Irish Coffee (1948); Laughing Trombone; NYPL; NY & Chicago

Bapopik at AOL.COM Bapopik at AOL.COM
Sat Aug 18 23:36:09 UTC 2001


   Both OED and M-W have 1950.

   A blend of hot coffee, Irish whisky, and whipped cream.  According to a plaque outside the Buena Vista Bar in San Francisco, "America's first Irish coffee was made here in 1952.  It was inspirationally invented at Shannon Airport (Ireland) by (chef) Joe Sheridan.  It was fortuitously introduced by (newspaper writer) Stan Delaplane.  It was nutured to a national institution by (the bar's owner) Jack Koeppler."  Sheridan actually created the drink in 1942 at Foynes Dock, where flying boats docked in World War II.  It was promoted as of 1947 at Shannon Airport as an official welcoming beverage.

   From Clementine Paddleford's St. Patrick's Day column in the NEW YORK HERALD TRIBUNE, 17 March 1948, pg. ? (sorry), col. 6:

   A recipe for Irish coffee, the traditonal Gaelic drink as served to passengers in the lounge at Shannon AIrport.  A thank-you to Maureen Grogan, Pan American Airways gound hostess, for the recipe: Place two tablespoons of Irish whisky in a warm glass, add one teaspoon sugar, pour in the hot coffee and float two inches of whipped cream.  Sip and the whiskey laces through coffee, through cream.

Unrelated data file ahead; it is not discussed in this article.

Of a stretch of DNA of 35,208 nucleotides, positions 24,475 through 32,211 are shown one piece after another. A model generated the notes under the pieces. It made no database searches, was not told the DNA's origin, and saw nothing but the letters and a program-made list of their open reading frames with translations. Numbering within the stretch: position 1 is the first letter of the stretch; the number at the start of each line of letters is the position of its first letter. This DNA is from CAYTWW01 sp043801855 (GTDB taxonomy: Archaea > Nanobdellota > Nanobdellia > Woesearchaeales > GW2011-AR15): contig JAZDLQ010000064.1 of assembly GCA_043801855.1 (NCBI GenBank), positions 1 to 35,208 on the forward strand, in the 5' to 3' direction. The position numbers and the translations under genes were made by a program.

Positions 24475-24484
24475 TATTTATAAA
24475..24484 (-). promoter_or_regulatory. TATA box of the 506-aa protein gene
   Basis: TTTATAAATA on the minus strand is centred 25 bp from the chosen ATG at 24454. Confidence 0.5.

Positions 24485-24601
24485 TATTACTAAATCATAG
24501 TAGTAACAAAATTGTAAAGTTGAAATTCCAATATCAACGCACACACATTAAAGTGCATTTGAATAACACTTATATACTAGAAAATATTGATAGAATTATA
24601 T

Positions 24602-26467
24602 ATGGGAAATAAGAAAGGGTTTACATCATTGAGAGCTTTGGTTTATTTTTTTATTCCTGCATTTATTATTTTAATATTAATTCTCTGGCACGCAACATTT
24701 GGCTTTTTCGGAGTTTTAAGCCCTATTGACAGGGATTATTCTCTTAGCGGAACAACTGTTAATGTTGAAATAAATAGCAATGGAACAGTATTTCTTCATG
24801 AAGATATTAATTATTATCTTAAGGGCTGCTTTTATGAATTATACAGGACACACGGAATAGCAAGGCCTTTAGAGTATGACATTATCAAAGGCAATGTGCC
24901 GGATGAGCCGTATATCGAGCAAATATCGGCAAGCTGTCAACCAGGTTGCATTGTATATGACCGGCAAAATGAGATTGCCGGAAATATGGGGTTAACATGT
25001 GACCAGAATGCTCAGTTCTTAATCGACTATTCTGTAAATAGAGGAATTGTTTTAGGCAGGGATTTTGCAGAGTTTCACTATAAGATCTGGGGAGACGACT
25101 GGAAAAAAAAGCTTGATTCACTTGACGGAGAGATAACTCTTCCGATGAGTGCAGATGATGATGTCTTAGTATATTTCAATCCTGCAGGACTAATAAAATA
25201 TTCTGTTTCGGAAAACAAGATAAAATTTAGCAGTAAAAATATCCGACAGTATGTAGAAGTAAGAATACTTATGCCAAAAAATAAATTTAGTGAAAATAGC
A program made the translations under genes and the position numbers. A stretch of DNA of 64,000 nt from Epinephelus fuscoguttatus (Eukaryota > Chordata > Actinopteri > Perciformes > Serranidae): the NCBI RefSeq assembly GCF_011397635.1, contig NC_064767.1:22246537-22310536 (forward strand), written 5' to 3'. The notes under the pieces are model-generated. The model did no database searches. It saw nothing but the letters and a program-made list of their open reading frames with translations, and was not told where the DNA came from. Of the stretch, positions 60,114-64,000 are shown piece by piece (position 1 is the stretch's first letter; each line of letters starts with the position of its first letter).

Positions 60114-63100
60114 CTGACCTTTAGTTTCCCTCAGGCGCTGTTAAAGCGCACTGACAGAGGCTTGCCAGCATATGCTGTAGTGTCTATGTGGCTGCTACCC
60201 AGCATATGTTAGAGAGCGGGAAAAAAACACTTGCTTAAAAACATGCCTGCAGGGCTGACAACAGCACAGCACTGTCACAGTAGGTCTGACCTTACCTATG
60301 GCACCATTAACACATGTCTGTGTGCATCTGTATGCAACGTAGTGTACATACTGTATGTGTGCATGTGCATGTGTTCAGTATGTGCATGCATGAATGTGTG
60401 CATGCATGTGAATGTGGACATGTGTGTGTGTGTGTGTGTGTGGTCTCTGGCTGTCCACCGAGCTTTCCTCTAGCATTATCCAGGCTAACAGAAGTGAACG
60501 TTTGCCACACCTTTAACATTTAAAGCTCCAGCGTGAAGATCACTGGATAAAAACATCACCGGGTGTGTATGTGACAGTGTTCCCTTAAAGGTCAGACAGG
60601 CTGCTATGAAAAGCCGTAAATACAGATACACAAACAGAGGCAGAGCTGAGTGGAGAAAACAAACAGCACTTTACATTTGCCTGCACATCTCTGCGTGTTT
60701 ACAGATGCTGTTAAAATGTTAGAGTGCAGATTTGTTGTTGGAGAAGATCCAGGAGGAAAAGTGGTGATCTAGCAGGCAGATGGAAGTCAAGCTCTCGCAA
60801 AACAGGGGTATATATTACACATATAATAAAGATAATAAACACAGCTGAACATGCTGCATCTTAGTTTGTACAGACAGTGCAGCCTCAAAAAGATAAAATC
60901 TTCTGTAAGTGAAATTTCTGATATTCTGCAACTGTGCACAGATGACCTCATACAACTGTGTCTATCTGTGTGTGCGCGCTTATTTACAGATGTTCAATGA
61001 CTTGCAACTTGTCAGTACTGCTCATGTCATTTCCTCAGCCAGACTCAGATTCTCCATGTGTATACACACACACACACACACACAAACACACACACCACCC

Not in OED.
   From the NYHT, 30 April 1948, pg. 18, col. 2:

_Milt Britton, 54,_
_Head of Comic_
_Orchestra, Dies_
(...)  He joined Frank Wentzel in 1917 in a two-man trombone and cornet team known as Frank and Milt Britton.  During the next seven years Brooklyn and Manhattan vaudeville, Mr. Britton perfected the style of playing known as the "laughing trombone."  He attributed the origin of the "laughing trombone" to Lew Raderman, another vaudevillian.


   The Performing Arts Library is basically shut down.  I had thought that I had one more day left.  It is scheduled to re-open at Lincoln Center on October 15th, but there might be delays.
   I'll look for the clippings file of Lew Raderman, the script of KOSHER KELLY'S KIDS, and other stuff in about two months.

NEW YORK (Big Apple) & CHICAGO (Windy City)

   The final four hours of Ric Burns's NEW YORK (the first 10 hours were broadcast on PBS in 1999) will be part of PBS's "American Experience," about September 29th.  I'll be out of the country at that time and won't be able to see if he mangles my work.
   Burns's next project is CHICAGO.
   On Friday, August 10th, the ONO (Organization of Newspaper Ombudsman) president contacted the Chicago Tribune's ombudsman for me about "the Windy City."  Newspaper corrections are usually made within 48 hours.
   There hasn't even been a response.

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